The nature of the question that Le Guin poses through the story of Omelas is explained as follows in James’s ‘lost soul’ passage:

[I]f the hypothesis were offered of us a world in which Messrs Fourier’s and Bellamy’s and Morris’s utopias should all be outdone, and millions kept permanently happy on the one simple condition that a certain lost soul on the far-off edge of things should lead a life of lonely torment, what except a specifical and independent sort of emotion can it be which would make us immediately feel, even though an impulse arose within us to clutch at the happiness so offered, how hideous a thing would be its enjoyment when deliberately accepted as the fruit of such a bargain? (Le Guin, 254)

The central idea from which “The Ones Who Walk Away From Omelas” was born also appears in Dostoyevsky’s Brothers Karamazov, though Le Guin has stated that in actuality, the idea was fresh in her mind having stumbled upon the myth again in William James’s “The Moral Philosopher and the Moral Life” (254). By mentioning this in a brief preamble before the beginning of the story, one can already see intertextuality at work. This question has been played out before, in the works of Dostoyevsky and James, and Le Guin’s pre-existing knowledge of each of their interpretations informed her own writing, both consciously and unconsciously.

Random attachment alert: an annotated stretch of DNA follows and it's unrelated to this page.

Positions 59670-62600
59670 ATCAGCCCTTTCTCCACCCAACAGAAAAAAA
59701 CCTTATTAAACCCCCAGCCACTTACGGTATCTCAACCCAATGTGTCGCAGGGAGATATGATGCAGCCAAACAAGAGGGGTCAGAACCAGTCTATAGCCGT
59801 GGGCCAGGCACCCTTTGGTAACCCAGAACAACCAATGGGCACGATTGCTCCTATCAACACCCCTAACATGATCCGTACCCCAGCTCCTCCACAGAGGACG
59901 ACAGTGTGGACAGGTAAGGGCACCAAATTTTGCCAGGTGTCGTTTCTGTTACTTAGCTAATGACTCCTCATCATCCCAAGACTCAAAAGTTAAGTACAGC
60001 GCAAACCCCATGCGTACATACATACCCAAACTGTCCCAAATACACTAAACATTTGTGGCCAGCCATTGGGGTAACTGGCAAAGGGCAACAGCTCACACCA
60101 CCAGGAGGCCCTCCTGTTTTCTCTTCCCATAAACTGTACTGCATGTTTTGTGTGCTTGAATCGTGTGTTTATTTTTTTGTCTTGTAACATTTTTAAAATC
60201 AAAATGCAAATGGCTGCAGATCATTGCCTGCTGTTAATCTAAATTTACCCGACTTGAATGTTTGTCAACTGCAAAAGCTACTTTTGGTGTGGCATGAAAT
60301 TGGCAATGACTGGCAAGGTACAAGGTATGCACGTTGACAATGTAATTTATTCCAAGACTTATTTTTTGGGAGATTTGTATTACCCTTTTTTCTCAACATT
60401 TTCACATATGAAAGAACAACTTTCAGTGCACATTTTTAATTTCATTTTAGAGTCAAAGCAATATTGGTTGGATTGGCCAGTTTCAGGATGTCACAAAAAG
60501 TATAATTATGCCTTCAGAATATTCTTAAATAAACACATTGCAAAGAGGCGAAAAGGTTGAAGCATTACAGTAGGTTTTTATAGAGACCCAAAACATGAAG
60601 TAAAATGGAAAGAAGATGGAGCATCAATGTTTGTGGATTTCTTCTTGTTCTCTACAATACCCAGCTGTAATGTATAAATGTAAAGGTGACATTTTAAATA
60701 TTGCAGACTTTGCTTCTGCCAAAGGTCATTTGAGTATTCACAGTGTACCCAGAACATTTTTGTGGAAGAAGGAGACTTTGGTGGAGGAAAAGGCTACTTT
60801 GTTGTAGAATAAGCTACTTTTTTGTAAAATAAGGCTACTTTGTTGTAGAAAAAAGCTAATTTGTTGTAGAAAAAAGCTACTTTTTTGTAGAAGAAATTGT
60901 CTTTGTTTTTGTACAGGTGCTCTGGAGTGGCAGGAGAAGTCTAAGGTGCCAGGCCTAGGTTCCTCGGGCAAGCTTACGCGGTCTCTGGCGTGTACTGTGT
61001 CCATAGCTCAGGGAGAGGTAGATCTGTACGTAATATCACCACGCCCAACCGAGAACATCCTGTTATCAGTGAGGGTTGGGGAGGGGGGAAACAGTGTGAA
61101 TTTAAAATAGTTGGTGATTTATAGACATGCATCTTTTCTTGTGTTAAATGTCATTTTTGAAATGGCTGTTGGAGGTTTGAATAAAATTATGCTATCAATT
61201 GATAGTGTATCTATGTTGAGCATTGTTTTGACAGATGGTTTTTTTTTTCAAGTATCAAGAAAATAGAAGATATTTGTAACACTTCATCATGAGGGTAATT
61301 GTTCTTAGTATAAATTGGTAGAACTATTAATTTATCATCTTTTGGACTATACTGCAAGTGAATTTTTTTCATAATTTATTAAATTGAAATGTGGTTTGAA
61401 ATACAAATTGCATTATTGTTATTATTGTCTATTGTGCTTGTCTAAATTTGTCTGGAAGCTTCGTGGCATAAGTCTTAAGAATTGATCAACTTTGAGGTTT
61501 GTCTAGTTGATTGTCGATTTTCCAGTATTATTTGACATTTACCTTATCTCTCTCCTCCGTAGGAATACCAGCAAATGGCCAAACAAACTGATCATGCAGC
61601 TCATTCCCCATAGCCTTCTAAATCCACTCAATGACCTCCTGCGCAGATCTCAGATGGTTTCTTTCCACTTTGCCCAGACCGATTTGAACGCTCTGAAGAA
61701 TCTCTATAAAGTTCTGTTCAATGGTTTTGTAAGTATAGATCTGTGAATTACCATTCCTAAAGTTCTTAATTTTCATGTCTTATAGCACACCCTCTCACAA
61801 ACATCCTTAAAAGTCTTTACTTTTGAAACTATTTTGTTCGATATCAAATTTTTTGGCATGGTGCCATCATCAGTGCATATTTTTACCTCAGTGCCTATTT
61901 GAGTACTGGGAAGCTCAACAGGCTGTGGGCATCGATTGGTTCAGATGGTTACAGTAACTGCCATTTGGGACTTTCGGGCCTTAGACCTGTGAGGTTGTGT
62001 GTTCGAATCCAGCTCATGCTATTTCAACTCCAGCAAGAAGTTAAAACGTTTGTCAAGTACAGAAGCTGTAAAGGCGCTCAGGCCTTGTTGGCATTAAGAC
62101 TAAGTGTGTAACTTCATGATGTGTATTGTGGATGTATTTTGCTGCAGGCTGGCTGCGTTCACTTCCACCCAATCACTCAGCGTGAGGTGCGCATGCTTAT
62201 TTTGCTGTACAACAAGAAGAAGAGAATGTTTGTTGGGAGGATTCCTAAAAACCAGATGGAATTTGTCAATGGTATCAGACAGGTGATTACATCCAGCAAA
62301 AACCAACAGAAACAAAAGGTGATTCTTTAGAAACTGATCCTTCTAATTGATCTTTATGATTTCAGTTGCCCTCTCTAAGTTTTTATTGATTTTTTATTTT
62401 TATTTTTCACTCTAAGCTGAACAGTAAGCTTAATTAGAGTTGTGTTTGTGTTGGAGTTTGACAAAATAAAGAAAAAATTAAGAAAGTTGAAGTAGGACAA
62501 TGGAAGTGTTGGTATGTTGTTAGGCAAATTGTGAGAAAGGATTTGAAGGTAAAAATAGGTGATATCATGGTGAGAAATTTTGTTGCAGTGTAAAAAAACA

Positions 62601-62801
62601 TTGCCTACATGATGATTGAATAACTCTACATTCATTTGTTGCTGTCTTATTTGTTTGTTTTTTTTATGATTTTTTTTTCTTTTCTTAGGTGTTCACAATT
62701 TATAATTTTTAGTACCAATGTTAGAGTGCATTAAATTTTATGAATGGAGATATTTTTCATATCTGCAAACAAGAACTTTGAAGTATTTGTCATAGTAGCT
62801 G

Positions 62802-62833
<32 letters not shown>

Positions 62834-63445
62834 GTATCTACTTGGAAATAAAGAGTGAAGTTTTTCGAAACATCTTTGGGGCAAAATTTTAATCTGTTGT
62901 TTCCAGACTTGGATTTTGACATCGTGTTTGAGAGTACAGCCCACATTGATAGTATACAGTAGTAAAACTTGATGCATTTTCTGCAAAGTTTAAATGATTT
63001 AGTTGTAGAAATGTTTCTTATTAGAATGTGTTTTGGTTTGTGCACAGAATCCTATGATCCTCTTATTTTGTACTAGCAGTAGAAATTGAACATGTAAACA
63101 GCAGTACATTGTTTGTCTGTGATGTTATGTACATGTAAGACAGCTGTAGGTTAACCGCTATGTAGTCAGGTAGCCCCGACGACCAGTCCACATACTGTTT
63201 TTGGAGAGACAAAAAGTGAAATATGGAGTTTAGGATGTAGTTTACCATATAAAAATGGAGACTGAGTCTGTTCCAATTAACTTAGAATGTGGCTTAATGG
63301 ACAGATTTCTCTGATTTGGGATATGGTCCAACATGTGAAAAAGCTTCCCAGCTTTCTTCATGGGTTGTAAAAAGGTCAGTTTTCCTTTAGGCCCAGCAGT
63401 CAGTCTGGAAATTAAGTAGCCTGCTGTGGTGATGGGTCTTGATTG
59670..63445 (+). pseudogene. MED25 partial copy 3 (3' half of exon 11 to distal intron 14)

Le Guin even admits that ‘Omelas’ is simply ‘Salem, Orgeon’ backwards. She writes: “Salem equals schelomo equals salaam equals Peace. Melas. O melas. Omelas. Homme hélas” (255). The very name of this fictional place is in dialogue with other meanings, other connotations, even with other words from other languages that simply sound similar.